Thirty-four older people with knee OA were recruited by using convenience sampling from a community center for older people in Hong Kong. The sample inclusion criteria included individuals who were aged ≥60 years, fulfilled the ACR’s clinical criteria for the classification of knee OA,24 and were living at home. The exclusion criteria included participation in other exercise programs provided by health care professionals on a regular basis, treatment with intra-articular steroid or hyaluronate injection in the previous month, concurrent acupuncture treatment, the presence of hip OA, rheumatoid arthritis, or other inflammatory joint disease, a history of surgical procedures on the lower extremity in the previous 6 months, and the presence of comorbidity which contraindicated the exercise program. Six participants, who had completed the exercise program, were able to articulate their views, and had different demographics and responses toward the program, for example, different levels of satisfaction, exercise adherence, and performance, were purposively selected for providing perceptions and experiences of the program.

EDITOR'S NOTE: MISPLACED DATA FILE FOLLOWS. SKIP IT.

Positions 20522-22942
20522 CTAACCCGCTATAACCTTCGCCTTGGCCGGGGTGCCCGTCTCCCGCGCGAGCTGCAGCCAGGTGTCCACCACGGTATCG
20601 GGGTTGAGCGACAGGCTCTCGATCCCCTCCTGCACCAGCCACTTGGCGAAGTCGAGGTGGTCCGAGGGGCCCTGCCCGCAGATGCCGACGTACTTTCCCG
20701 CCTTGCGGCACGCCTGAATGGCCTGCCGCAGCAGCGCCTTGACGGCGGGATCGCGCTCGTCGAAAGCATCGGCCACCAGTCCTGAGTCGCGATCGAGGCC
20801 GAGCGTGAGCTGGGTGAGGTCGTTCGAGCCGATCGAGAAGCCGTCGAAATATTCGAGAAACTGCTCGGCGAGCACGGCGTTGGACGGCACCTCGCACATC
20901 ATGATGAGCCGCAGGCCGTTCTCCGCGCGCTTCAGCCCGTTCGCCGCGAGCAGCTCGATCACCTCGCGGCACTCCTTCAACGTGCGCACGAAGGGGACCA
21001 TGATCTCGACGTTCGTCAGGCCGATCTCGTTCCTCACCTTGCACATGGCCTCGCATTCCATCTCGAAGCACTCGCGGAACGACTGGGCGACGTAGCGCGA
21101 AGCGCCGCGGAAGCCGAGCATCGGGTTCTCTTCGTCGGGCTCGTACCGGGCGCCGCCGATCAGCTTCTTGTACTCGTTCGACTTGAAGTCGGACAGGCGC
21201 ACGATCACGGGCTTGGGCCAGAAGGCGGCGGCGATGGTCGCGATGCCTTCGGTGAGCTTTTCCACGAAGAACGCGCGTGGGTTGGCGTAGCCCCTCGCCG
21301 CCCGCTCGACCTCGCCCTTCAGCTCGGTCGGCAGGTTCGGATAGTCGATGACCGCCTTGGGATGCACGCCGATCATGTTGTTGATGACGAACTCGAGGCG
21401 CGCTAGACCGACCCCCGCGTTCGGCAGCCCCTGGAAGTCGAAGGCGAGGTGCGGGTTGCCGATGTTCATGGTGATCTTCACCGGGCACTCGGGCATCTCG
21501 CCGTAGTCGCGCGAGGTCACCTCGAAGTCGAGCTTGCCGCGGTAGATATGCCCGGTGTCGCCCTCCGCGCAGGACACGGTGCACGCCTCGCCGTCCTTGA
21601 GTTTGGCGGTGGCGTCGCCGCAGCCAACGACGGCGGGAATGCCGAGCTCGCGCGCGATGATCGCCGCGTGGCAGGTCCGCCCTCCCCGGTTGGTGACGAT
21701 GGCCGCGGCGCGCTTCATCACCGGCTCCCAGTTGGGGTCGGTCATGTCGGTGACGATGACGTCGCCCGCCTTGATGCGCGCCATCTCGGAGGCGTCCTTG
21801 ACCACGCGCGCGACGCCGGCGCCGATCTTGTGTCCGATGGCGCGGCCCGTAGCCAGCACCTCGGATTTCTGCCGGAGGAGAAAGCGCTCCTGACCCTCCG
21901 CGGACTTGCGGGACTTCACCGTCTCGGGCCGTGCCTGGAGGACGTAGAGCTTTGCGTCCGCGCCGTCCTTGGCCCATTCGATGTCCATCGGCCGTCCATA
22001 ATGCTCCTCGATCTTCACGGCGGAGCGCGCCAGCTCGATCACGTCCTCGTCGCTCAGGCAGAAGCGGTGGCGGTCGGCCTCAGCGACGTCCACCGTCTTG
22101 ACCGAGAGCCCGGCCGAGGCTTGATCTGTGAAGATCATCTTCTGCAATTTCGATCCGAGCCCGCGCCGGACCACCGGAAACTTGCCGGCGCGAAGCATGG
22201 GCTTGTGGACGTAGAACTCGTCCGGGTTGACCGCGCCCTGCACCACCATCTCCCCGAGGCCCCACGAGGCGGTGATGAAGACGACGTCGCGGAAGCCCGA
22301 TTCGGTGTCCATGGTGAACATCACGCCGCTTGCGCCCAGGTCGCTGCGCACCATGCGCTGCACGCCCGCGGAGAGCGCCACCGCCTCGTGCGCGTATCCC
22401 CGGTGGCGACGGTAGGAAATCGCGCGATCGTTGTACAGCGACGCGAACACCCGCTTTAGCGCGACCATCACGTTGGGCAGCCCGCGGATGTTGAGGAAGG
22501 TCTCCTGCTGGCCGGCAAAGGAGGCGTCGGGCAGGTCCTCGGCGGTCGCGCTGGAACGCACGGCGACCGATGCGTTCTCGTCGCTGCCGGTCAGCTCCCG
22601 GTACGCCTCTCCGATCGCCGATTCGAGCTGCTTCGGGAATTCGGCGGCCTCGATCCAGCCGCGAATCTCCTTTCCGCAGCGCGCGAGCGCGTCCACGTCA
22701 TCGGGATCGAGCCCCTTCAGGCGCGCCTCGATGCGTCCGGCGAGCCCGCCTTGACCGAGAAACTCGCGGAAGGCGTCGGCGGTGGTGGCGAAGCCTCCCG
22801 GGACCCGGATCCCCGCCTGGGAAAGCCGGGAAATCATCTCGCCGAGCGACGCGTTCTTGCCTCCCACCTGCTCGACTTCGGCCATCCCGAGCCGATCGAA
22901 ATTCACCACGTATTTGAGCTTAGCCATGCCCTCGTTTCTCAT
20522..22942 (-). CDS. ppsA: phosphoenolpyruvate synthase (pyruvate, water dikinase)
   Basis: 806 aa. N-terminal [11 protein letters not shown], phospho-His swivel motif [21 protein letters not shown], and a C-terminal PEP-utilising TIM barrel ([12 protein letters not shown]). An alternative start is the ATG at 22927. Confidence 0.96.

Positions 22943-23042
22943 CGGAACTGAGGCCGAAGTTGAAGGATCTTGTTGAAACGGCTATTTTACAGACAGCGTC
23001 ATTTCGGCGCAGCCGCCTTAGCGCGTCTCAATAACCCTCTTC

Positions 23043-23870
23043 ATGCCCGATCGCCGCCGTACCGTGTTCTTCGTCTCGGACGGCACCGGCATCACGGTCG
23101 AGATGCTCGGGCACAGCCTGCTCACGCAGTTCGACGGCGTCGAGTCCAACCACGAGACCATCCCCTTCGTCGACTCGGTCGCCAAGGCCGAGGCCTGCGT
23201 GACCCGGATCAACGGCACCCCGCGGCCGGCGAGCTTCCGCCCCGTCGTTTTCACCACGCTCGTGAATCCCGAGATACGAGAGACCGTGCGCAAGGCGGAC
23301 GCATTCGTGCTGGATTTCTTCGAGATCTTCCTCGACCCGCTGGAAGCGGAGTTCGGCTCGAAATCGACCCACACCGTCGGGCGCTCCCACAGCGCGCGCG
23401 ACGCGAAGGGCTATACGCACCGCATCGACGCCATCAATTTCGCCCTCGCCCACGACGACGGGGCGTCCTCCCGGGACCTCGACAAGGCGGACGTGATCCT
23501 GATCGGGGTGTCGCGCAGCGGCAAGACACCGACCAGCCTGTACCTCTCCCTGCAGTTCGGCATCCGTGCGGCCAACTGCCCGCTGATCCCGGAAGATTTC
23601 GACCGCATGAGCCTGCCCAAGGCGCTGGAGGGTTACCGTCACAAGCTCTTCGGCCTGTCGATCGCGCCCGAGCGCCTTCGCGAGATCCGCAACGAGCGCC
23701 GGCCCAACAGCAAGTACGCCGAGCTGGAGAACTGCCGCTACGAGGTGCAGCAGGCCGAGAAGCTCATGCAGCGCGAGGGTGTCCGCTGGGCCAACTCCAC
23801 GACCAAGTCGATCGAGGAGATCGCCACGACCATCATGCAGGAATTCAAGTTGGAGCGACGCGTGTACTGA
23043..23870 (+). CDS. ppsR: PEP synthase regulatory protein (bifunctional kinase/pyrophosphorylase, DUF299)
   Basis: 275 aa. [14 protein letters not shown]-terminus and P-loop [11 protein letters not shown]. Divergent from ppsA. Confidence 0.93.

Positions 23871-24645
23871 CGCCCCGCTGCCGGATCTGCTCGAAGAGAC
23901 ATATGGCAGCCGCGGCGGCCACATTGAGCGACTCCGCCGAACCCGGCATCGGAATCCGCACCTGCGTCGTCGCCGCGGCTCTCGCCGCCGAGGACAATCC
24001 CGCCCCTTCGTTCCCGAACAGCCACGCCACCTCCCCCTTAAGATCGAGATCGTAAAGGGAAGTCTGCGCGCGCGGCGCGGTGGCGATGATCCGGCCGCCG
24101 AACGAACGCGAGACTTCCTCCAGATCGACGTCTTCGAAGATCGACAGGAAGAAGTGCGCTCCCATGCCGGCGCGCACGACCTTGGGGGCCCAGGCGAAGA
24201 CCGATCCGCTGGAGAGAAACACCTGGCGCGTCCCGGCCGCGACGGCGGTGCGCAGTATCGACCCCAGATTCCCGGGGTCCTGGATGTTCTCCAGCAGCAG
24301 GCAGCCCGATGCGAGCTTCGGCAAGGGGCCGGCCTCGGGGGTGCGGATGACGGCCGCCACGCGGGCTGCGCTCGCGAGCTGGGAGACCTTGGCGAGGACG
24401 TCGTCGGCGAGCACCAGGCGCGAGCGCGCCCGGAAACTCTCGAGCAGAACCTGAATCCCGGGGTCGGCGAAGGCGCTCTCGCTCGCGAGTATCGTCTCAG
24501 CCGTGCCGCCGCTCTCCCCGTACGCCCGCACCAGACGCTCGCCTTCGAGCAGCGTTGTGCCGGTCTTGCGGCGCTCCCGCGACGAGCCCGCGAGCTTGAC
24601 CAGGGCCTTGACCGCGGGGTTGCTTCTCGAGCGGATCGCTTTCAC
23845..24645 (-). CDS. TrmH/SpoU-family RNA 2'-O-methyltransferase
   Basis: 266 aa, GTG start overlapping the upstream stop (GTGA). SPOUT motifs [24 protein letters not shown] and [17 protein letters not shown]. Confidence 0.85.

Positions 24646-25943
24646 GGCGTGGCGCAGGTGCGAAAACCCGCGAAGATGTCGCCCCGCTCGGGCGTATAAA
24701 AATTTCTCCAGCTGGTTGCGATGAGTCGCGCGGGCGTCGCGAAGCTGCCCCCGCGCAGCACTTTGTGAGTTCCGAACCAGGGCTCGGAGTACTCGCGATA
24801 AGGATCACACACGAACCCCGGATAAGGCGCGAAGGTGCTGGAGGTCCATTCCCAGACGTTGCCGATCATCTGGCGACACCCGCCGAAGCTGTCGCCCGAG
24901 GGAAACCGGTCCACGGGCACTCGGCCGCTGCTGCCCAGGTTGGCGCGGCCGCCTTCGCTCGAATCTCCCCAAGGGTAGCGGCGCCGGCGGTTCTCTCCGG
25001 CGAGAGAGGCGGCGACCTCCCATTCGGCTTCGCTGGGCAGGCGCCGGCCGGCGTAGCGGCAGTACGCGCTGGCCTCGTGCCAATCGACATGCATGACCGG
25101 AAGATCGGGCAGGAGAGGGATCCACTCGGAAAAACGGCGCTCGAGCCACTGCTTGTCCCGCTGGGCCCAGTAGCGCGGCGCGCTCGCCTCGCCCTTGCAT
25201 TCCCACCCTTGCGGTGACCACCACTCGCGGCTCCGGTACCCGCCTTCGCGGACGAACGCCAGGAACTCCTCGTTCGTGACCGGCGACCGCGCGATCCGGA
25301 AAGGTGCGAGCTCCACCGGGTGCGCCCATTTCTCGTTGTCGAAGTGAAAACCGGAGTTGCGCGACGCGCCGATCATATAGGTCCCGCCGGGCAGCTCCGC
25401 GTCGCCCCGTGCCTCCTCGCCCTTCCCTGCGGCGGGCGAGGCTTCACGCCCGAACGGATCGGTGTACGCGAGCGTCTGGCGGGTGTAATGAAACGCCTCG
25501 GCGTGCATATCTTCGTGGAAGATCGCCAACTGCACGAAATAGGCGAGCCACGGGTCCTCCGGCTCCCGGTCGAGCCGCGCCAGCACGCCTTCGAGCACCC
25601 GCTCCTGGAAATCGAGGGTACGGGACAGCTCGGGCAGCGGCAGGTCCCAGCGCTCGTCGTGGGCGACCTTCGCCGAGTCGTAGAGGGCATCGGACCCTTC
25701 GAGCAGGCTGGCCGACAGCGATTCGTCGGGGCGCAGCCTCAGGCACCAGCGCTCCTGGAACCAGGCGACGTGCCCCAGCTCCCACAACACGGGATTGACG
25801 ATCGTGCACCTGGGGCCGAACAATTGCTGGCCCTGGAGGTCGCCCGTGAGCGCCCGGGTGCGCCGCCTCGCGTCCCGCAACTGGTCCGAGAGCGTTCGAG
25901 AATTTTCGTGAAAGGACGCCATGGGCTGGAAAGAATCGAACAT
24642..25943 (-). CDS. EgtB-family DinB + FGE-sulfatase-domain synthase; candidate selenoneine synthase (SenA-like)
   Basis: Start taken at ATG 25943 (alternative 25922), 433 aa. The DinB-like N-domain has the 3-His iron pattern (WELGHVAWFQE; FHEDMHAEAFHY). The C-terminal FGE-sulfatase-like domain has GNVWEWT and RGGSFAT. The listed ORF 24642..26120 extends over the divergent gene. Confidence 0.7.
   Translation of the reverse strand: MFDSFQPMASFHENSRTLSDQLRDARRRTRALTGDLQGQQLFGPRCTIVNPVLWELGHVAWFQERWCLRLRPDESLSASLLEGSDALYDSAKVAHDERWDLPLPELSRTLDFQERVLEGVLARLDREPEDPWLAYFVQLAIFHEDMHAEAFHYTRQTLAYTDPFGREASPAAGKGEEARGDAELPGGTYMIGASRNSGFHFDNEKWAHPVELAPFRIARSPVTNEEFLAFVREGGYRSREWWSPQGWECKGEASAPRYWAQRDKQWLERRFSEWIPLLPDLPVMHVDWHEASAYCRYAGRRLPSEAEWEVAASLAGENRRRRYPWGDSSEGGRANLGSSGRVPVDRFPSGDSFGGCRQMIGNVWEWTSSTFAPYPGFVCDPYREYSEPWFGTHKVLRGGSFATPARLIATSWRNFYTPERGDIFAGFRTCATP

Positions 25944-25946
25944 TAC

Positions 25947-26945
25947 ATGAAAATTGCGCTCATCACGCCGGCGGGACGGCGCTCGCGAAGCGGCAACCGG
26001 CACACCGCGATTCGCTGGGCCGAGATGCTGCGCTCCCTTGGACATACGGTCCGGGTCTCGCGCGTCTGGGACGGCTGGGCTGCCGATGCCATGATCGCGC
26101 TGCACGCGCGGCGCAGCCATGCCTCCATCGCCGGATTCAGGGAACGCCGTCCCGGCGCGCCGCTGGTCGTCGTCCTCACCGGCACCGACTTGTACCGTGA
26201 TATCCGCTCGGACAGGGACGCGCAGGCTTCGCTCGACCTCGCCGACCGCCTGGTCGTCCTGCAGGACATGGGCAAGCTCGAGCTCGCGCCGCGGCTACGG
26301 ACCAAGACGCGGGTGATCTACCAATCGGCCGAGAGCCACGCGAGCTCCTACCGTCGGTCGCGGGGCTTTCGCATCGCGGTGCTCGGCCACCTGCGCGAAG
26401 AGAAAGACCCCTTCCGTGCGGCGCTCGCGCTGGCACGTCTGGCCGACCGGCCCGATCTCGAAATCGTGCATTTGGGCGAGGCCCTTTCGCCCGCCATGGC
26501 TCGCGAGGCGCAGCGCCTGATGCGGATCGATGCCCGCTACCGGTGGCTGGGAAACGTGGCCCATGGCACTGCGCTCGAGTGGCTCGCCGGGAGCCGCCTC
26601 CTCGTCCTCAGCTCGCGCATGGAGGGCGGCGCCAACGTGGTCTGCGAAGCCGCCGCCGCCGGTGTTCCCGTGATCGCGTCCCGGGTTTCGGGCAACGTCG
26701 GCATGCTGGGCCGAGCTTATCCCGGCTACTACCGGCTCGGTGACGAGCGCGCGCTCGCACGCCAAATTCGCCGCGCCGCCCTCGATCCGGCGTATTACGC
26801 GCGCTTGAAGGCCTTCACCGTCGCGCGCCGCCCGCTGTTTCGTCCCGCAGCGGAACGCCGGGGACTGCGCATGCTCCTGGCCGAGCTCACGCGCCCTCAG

The exercise program of this study was developed by incorporating the patient’s perspective into its design; thus, it was tailor-made to meet the common needs of the patients living in that community. The content and delivery method of the exercise program was the same for all the participants.
The content of the program included a wide range of knowledge related to knee OA and exercise (eg, signs and symptoms of knee OA, treatment options, benefits of exercise, general guidelines about exercise for older people with knee OA, different types of exercises, and the corresponding therapeutic effects on knee OA), and a home exercise regimen. The knowledge content gave consideration to the patients’ lack of knowledge of the subject and misunderstandings about the effect of exercise in their beliefs. In the general guidelines about exercise, elderly participants were reminded that exercise is contraindicated during inflammatory periods because exercise can worsen the inflammatory process. The elderly participants could consult the instructor for any concerns that arose from doing the exercise, via center staff.